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Re: Pollen and Nectar
« Reply #6 on: April 02, 2021, 03:08:49 pm »
Hi Zweefer  :) That is what I was wondering, if the nectar comes later. And I'm sure that it depends on the specific plant and location. But it seems to me that in mountain climate that the flowers would need some warm sunshine to bring up the nectar.
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Offline Zweefer

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Re: Pollen and Nectar
« Reply #7 on: April 05, 2021, 11:20:33 pm »
I will just state the general advice one of my mentors gave me - feed them syrup until they no longer show an interest.
They will take nectar over syrup any day of the week, so when it starts flowing, they will move to that.
Keeping of bees is like the direction of sunbeams.
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Offline Bakersdozen

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Re: Pollen and Nectar
« Reply #8 on: April 06, 2021, 10:46:18 am »
In the early spring when bees start out packing in pollen, when does the nectar start coming in? Does pollen come first and then nectar as it warms up?

Jen, I re-read your original question.
Remembering back to science class, we were taught that plants and pollinators evolved together.  In order for some plants to be pollinated, the plant entices the pollinator to it's petals with a reward of a bit of nectar.  While getting to the source of the nectar, the pollinator will brush up against the anthers, which is where the pollen is located, the pollen will stick to the hair or feathers.  As the pollinator moves from flower to flower, it deposits pollen and picks up more pollen.  Thus completing the pollination process.  It is my understanding that blooms produce nectar and pollen simultaneously.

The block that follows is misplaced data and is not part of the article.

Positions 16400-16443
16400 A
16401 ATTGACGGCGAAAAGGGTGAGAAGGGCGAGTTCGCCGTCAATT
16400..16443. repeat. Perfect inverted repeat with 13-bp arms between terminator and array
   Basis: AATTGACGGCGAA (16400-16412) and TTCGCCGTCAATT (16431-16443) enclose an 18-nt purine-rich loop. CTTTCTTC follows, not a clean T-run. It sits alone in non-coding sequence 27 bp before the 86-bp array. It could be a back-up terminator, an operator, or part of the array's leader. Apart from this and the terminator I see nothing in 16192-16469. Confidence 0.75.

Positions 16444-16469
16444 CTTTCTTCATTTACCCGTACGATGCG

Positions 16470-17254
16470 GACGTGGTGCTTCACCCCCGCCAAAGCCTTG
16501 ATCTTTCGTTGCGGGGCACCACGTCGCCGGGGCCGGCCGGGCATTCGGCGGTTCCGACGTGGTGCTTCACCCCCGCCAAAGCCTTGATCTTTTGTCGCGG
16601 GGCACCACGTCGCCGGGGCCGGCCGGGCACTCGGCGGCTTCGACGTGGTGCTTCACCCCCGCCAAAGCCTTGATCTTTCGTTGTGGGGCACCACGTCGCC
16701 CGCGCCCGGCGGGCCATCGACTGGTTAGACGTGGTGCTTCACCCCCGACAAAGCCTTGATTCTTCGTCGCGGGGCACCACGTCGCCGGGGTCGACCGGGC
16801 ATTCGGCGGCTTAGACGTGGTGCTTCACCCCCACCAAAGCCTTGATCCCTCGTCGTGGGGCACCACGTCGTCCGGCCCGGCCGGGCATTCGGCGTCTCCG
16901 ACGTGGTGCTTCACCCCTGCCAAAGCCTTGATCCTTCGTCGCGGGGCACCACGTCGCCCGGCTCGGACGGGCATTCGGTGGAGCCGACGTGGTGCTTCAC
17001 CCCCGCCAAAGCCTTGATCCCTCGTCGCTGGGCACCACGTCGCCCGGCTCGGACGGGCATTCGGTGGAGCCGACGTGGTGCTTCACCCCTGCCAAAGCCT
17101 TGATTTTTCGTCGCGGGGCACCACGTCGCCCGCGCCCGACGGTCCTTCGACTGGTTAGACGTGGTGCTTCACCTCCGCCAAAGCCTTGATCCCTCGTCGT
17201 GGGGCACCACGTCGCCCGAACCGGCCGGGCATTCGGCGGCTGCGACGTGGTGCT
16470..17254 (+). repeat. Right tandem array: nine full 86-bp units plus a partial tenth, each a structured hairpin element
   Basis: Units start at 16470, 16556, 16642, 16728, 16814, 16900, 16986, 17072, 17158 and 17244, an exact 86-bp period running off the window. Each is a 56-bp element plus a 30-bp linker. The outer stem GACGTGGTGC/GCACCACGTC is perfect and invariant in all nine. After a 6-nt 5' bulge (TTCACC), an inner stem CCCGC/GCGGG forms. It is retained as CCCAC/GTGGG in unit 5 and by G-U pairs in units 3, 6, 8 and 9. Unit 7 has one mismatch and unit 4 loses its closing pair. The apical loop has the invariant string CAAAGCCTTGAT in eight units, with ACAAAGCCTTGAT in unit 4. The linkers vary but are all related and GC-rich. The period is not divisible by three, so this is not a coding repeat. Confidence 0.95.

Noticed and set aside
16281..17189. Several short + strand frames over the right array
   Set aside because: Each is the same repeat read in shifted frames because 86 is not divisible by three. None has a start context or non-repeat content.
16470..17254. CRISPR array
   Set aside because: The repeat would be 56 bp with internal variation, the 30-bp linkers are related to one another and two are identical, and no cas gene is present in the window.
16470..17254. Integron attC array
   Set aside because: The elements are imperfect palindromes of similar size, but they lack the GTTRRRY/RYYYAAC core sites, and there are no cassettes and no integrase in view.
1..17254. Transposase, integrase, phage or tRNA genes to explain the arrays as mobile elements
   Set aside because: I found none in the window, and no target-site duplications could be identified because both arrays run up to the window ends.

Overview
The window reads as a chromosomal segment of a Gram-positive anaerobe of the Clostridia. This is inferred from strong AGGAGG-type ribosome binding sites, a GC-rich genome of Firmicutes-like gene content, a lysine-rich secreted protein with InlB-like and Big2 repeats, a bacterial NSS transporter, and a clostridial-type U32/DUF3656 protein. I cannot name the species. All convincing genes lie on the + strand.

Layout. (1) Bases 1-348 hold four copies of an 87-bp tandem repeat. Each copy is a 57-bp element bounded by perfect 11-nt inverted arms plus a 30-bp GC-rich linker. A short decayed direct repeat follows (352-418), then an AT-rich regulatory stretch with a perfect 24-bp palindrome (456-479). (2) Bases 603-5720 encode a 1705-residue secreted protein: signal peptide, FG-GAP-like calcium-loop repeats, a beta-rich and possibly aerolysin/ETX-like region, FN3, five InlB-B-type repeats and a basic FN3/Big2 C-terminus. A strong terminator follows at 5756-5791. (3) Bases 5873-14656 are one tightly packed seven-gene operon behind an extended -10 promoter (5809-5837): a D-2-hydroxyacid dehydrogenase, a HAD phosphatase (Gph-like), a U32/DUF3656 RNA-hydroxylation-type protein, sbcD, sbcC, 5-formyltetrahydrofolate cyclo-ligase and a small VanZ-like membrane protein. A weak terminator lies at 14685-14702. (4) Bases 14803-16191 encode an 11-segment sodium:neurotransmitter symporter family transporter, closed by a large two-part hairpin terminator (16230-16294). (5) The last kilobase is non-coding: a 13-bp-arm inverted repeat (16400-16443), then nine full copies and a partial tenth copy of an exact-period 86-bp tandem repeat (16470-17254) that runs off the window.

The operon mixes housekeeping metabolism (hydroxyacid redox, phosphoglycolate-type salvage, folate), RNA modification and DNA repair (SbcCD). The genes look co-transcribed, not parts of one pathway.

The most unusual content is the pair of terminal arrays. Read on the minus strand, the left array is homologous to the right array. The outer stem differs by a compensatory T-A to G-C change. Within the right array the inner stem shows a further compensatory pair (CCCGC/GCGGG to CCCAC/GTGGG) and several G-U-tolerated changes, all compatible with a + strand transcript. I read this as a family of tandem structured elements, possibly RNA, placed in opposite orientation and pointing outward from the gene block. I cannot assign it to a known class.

Temperature is the biggest factor having an influence on a plant species bloom period.  Too cold, the plant is slow to bloom.  Too hot, the plant can bloom early and blooms will dry up early.
The amount of nectar a bloom produces can vary as well, based upon temperature and age of bloom.  During spring build up, foragers pack in the pollen to feed developing larvae.  They are bringing back nectar as well, but probably consuming it as fast as they bring it in.   
Some plant species are both desirable nectar and pollen sources for honey bees.  Some species are only pollen sources.  Some are only nectar sources.  The blooms produce both, but sometimes only one aspect is favored by honey bees.  I have seen my bees bringing in orange pollen on warm days in January.  They found old blooming plants somewhere that were still standing.